An idea has been percolating in my head for some time and the other day it finally went off like a light bulb.
It’s this notion of what I’m calling “personal attack politics.” A lot of people are spending a lot of time and effort to convince me that:
President Barack Obama is a bad person.
Eye catching, isn’t it? I guess it isn’t too surprising that some would be out peddling a message like this in our fast-paced, talking point, sound-bite culture.
Imagine, if you will, that you are the teacher for a debate class. Two of your students are given an assignment called The Great Food Debate: One student is pro-hamburger and the other is pro-hot dog. This is going to be one interesting debate! 🙂
Hamburger kid goes first and talks about the popularity of hamburgers, how round patties are more efficient than cylindrical-shaped meat, says that hamburgers had better condiment containment, and even has data and graphs to illustrate his points.
The other kid, however, doesn’t talk about hot dogs at all. He starts off by saying that his opponent’s father is an alumni and donated money to the school and that’s the only reason he’s even in this debate. He talks about how “everyone” on campus considers his opponent to be a super nerd and makes fun of the way he’s dressed. And in his closing argument he says that anyone who votes for his opponent is a big nerd, too.
After watching this “debate” and as the teacher of the class, would you feel proud if your students voted the hot dog kid as the winner? I don’t think so.
Personal attacks do little to further understanding in a debate. Nothing that the hot dog kid had to say offered any information or rebuttal regarding the factual claims about hamburgers made by his opponent.
Personal attacks have been around for a long time. In Latin they are known as ad hominem.
So what are some of the personal attacks against Obama:
- He uses a teleprompter.
- He’s an empty suit.
- He’s too smooth.
- He came from the Chicago “machine.”
- He bowed to someone, or he shouldn’t have bowed, or he bowed too deeply.
- He’s a socialist.
- He wants to destroy America.
- He’s a “militant racist.”
If you need more examples of ad hominem (and sometimes not-so-veiled threats of violence) against Obama, just look for the most offensive signs at tea party rallies and such:
- I didn’t vote for the socialist – you can keep the change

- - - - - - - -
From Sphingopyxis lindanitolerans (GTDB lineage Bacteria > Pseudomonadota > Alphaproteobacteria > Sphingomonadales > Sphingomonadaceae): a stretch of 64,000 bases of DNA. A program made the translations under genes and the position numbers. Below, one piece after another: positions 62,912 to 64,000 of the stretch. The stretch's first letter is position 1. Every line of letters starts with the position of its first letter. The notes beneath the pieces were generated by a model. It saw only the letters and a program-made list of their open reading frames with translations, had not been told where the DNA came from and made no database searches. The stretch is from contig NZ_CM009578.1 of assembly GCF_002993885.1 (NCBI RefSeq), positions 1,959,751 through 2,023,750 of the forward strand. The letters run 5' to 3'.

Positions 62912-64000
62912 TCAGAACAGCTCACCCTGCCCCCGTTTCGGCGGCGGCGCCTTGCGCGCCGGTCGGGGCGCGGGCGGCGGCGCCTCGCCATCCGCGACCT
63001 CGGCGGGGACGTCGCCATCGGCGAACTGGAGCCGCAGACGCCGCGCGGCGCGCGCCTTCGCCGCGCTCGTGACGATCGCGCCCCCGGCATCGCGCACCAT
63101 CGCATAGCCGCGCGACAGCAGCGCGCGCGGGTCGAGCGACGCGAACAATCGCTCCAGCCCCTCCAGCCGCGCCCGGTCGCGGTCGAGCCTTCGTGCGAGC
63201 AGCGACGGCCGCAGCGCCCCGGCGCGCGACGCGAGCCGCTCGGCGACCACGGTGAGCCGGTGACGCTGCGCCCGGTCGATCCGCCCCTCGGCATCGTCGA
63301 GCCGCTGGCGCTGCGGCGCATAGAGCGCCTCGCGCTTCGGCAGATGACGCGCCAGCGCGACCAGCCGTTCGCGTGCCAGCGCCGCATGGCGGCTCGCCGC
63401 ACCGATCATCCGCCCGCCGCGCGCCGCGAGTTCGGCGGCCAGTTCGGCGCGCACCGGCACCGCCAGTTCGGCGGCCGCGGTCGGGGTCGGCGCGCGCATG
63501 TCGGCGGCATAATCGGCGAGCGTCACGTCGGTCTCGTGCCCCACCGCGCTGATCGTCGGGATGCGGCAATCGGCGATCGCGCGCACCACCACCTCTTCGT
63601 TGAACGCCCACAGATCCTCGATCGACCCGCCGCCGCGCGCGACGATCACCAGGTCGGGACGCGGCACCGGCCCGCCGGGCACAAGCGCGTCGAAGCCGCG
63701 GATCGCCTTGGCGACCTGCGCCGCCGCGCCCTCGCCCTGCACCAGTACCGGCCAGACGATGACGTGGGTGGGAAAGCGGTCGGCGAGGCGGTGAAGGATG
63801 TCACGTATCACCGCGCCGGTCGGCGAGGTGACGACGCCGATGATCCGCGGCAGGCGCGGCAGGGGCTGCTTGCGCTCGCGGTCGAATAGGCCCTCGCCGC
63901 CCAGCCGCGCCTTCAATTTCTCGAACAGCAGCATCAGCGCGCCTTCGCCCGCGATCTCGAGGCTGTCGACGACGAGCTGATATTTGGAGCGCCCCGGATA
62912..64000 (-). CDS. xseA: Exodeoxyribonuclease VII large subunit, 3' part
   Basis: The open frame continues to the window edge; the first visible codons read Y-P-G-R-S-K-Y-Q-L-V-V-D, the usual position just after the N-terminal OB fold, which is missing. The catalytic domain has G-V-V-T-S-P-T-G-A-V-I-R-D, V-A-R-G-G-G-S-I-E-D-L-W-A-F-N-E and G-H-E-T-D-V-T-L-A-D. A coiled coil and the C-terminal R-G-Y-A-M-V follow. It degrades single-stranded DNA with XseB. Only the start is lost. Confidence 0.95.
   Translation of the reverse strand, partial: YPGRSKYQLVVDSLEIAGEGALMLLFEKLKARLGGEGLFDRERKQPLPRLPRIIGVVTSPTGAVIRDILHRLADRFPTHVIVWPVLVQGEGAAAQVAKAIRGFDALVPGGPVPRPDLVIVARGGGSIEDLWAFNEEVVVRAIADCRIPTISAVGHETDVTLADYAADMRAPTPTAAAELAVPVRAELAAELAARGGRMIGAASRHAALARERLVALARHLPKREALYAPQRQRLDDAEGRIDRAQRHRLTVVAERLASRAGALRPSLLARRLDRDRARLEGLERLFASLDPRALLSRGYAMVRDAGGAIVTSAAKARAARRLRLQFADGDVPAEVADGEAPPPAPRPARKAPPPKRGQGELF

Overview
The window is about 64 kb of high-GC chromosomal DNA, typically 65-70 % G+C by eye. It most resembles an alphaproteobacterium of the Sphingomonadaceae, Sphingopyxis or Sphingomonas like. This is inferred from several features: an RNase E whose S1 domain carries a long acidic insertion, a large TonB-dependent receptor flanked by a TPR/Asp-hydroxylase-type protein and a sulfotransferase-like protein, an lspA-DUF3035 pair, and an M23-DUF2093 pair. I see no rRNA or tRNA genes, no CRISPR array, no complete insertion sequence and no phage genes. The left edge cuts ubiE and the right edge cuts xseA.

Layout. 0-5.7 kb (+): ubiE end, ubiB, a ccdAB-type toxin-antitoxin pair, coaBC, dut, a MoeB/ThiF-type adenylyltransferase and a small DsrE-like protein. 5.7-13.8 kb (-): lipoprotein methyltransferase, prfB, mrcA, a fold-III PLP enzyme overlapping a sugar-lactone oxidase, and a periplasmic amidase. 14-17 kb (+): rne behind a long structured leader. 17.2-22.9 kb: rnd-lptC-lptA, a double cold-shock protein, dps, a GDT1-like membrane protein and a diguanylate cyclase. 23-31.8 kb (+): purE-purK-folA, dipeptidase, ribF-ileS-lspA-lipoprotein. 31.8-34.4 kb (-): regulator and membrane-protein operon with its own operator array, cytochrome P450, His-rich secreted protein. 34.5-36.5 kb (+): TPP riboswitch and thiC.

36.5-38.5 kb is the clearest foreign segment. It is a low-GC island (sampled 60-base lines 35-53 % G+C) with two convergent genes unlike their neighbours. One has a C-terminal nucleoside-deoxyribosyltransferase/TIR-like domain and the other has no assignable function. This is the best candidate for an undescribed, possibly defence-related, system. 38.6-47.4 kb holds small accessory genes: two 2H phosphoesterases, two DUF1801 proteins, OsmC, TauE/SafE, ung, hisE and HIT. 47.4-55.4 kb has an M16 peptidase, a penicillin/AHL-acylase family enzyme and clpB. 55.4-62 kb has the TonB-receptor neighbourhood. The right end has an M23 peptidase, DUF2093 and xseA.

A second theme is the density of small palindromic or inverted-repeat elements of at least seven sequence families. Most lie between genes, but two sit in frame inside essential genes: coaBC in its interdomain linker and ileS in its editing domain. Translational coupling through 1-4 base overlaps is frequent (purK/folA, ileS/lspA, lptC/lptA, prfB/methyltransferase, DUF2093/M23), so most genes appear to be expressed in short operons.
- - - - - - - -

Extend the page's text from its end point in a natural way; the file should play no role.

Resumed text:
- Fire Line Do Not Cross: If Brown can’t stop it a Browning can (includes picture of a handgun)
- We came unarmed (this time)
- One Big Ass Mistake America
- You Can’t Fix Stupid – But You Can Vote It Out – Change Is Brewing
- Freedom Will Be Defended
- Revolt Against Socialism
- Obama is a Very Bad Man (link)
- Obama’s Plan: White Slavery
These are the same signs that, when singled out after the fact for criticism, we’re told, “Oh, that sign doesn’t represent the movement.” Yet, somehow, the people holding those signs are never asked to leave or take down their signs by the other tea party protesters all around them. I’ve never heard a single story about an offensive sign being removed from a tea party event. Those signs being allowed to remain represents the tacit consent of those in the vicinity and the movement itself.
In the interest of fairness, I just googled up one example of a sign ejection. Yeah! A guy who is a tea party activist and runs a tea party web site and claimed to be a tea party “founder” was apparently kicked out of a Houston tea party event last year for an offensive sign. I won’t bother to repeat it here.
Politics can be murky and messy. “A tax cut for the wealthiest among us is the best way to help America!” That’s what Bush said (and did) in early 2001. Agree with it or not, at least it is a “factual claim” that can be debated.
I believe that if we want what is best for our country we need more discussion of the issues and less time spent on personal attacks. Keep an eye out for the personal attacks on Obama. If you filter those out, you might be surprised how little those that are throwing the attacks really have to say.